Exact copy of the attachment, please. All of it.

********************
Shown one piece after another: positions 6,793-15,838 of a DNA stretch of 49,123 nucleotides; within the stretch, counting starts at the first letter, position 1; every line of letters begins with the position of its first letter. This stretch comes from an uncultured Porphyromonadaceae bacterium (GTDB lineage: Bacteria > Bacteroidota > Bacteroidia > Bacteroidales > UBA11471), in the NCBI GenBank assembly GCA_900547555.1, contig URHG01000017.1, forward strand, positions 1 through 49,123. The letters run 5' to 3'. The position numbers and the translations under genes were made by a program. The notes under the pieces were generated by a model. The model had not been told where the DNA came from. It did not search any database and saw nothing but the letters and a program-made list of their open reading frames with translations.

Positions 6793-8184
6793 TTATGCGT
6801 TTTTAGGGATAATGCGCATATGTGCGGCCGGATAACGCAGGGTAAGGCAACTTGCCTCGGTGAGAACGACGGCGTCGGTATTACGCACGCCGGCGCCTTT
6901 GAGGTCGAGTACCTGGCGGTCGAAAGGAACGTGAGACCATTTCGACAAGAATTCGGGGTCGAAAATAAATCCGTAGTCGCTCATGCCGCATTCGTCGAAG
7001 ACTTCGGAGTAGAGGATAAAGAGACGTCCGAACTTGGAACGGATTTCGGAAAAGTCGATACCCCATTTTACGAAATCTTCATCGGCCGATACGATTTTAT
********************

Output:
Shown one piece after another: positions 6,793-15,838 of a DNA stretch of 49,123 nucleotides; within the stretch, counting starts at the first letter, position 1; every line of letters begins with the position of its first letter. This stretch comes from an uncultured Porphyromonadaceae bacterium (GTDB lineage: Bacteria > Bacteroidota > Bacteroidia > Bacteroidales > UBA11471), in the NCBI GenBank assembly GCA_900547555.1, contig URHG01000017.1, forward strand, positions 1 through 49,123. The letters run 5' to 3'. The position numbers and the translations under genes were made by a program. The notes under the pieces were generated by a model. The model had not been told where the DNA came from. It did not search any database and saw nothing but the letters and a program-made list of their open reading frames with translations.

Positions 6793-8184
6793 TTATGCGT
6801 TTTTAGGGATAATGCGCATATGTGCGGCCGGATAACGCAGGGTAAGGCAACTTGCCTCGGTGAGAACGACGGCGTCGGTATTACGCACGCCGGCGCCTTT
6901 GAGGTCGAGTACCTGGCGGTCGAAAGGAACGTGAGACCATTTCGACAAGAATTCGGGGTCGAAAATAAATCCGTAGTCGCTCATGCCGCATTCGTCGAAG
7001 ACTTCGGAGTAGAGGATAAAGAGACGTCCGAACTTGGAACGGATTTCGGAAAAGTCGATACCCCATTTTACGAAATCTTCATCGGCCGATACGATTTTAT